Governments have done what they said private banks would do. Their central banks have over-issued notes and coins and cheated their customers over decades by reducing the value of their savings. Central banks have very often printed excessive amounts of money to bail out their governments that have overspent and taken on too much debt. This deadly combination has resulted in the worldwide financial panic of the past few years. The financial crisis is a failure of socialistic currency and fiscal management and definitely not a failure of capitalism. The solution is for governments to stop spending more than they receive in taxes and for central banks to stop reducing the value of their currencies by printing too much of it.
The Deputy President is correct, South Africa can do “something else” to improve the lives of the people. We can try capitalism, which has never been seriously attempted in this country; the kind of capitalism that is in operation in Hong Kong, Singapore, New Zealand and Switzerland, which are the best examples of capitalism in operation.
At the same conference, George Papandreou, Socialist International president and Greece’s former prime minister, is reported to have said that the “myth of infallible free markets” had served conservatives well. Greece might have averted a bailout if the economy had not been robbed by funds being “funnelled to tax havens”, he said – $21 trillion was hidden in tax havens around the world. There was no “free market” as the market was made for the “powerful”. Whether in developed or developing nations, “citizens are being robbed”, he said. So if citizens hide their own money from wasteful governments such as that of Mr Papandreou are they “stealing”? Or is he annoyed because Greek citizens prevented him from using the power of the state, through currency inflation or high taxes, from taking/stealing their money? If he had got his hands on the money, he would not have paid debts, he would have spent it, and there would still have been a bailout.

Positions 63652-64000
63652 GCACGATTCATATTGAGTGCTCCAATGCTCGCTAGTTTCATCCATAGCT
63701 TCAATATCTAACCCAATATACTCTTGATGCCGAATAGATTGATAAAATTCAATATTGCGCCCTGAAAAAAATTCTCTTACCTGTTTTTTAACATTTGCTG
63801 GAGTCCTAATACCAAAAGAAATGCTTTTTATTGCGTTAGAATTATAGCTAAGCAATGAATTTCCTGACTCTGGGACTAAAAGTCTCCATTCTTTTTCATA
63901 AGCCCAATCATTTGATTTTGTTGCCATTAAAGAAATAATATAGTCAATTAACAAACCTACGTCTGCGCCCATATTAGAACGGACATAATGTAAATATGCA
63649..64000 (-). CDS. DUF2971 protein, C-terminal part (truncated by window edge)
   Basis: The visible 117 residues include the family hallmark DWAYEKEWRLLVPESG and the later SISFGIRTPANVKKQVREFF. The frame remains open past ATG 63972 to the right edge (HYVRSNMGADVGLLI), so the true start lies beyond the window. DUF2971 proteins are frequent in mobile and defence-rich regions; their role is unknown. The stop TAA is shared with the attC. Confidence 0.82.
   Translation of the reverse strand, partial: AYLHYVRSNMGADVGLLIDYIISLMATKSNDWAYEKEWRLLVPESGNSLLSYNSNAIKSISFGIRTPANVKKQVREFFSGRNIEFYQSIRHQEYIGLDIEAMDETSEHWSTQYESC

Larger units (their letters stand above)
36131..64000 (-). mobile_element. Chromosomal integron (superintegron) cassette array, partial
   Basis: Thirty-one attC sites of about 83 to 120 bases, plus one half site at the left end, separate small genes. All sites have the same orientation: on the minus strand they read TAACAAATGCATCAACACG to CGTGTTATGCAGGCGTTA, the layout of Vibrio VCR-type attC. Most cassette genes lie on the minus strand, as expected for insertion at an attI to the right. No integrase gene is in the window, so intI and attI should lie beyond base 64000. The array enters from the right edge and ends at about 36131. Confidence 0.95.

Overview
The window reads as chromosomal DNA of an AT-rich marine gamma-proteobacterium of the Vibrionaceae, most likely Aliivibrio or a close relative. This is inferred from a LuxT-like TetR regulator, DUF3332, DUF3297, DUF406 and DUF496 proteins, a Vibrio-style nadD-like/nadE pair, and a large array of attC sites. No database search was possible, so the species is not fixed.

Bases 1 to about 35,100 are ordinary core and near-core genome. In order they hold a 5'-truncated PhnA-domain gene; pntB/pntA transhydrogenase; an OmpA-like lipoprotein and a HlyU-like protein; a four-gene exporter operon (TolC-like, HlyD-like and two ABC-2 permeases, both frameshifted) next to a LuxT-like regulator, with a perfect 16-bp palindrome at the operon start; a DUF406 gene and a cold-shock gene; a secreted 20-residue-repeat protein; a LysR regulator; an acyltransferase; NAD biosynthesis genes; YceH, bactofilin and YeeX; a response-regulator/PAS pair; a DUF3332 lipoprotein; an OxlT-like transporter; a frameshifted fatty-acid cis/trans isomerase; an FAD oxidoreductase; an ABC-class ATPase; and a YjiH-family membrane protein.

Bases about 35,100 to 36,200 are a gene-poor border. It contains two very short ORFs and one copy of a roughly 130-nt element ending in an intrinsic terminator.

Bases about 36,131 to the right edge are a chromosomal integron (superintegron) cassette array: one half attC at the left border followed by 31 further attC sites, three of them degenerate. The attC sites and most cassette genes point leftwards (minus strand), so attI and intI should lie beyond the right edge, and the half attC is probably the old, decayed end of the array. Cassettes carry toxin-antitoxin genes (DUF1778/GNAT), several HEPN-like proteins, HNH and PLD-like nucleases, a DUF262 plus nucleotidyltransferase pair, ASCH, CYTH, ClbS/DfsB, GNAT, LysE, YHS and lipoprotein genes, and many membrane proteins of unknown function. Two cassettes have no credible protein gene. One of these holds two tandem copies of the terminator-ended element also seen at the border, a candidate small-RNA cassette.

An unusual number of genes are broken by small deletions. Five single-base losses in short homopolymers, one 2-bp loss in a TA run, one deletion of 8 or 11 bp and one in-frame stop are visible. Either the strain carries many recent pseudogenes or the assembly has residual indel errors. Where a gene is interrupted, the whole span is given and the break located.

Some of the actions that government would need to take to “go capitalist” would be: reduce government involvement in the economy by reducing the role of state-owned-enterprises; end government monopolies; reduce government spending; improve the application of the rule of law; increase the efficiency and independence of the courts; improve the quality of policing; abolish exchange controls; free up the labour market to allow the unemployed to get jobs, and remove the red tape that impedes and causes unnecessary costs for small business. What we must avoid is copying the actions of the worst socialist economies, which deprive their citizens of opportunities and limit their choices.
A lack of capitalism and the dominance of socialist ideas in government and central banking have caused the global crisis. The solution is more capitalism and less socialism.
Herman Mashaba is a Non-Executive Director of Black Like Me (Pty) Ltd which he co-founded in 1985. He is Executive Chairman of Lephatsi Investments (Pty) Ltd, Leswikeng Group of Companies and Phatsima Group of Companies and holds several other directorships. In 2004 Herman won the FMF’s Free Market Award for his exceptional contribution to the cause of economic freedom.
This article first appeared as the Free Market Foundation Feature Article 3 September 2012.